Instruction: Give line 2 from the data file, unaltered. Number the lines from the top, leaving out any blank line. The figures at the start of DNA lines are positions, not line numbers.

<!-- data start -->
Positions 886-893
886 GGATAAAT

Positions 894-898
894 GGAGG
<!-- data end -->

886 GGATAAAT